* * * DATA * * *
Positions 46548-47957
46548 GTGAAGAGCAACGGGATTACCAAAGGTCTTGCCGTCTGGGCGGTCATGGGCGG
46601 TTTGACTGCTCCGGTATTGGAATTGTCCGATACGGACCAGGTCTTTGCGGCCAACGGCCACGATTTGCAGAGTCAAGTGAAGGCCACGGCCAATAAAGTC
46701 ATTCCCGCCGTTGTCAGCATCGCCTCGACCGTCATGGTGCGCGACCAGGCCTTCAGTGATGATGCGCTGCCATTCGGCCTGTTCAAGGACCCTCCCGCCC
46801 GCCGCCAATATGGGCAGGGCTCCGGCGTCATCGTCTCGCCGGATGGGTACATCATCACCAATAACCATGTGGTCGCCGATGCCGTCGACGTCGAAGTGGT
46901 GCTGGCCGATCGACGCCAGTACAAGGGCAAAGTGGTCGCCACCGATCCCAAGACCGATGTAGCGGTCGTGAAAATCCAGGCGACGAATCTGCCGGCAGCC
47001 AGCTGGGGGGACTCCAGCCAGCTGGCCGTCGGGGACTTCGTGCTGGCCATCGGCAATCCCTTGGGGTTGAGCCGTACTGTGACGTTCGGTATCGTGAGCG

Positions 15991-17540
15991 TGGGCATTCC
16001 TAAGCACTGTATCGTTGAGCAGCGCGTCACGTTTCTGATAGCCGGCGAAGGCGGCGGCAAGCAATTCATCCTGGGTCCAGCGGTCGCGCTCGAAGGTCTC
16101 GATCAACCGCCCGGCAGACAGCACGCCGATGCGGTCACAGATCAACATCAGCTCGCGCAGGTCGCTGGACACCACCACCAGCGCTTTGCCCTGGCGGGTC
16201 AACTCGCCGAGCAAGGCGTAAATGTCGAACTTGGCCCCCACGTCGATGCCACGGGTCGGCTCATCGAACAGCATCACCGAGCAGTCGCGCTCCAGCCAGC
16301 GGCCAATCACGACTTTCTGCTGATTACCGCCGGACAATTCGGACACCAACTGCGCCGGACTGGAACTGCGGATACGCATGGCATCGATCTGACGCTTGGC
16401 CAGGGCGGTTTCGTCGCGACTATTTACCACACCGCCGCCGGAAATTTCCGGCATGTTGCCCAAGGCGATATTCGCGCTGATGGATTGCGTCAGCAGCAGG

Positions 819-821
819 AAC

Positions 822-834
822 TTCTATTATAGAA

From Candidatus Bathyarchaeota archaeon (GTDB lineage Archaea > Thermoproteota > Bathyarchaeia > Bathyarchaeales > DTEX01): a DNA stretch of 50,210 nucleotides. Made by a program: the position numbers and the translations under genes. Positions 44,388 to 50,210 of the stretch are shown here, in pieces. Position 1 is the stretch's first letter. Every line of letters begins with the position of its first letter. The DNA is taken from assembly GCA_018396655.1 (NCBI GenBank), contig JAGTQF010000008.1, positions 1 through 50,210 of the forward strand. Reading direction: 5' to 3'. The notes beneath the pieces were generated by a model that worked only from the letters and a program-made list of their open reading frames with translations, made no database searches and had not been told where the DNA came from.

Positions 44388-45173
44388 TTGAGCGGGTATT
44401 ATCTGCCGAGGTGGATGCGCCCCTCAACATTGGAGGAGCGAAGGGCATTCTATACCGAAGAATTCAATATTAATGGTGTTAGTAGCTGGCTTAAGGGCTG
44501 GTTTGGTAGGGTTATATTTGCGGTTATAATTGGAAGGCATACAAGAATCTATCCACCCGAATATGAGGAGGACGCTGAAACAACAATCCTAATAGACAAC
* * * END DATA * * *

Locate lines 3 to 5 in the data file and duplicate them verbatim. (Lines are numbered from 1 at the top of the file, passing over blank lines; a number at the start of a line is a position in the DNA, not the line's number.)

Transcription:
46601 TTTGACTGCTCCGGTATTGGAATTGTCCGATACGGACCAGGTCTTTGCGGCCAACGGCCACGATTTGCAGAGTCAAGTGAAGGCCACGGCCAATAAAGTC
46701 ATTCCCGCCGTTGTCAGCATCGCCTCGACCGTCATGGTGCGCGACCAGGCCTTCAGTGATGATGCGCTGCCATTCGGCCTGTTCAAGGACCCTCCCGCCC
46801 GCCGCCAATATGGGCAGGGCTCCGGCGTCATCGTCTCGCCGGATGGGTACATCATCACCAATAACCATGTGGTCGCCGATGCCGTCGACGTCGAAGTGGT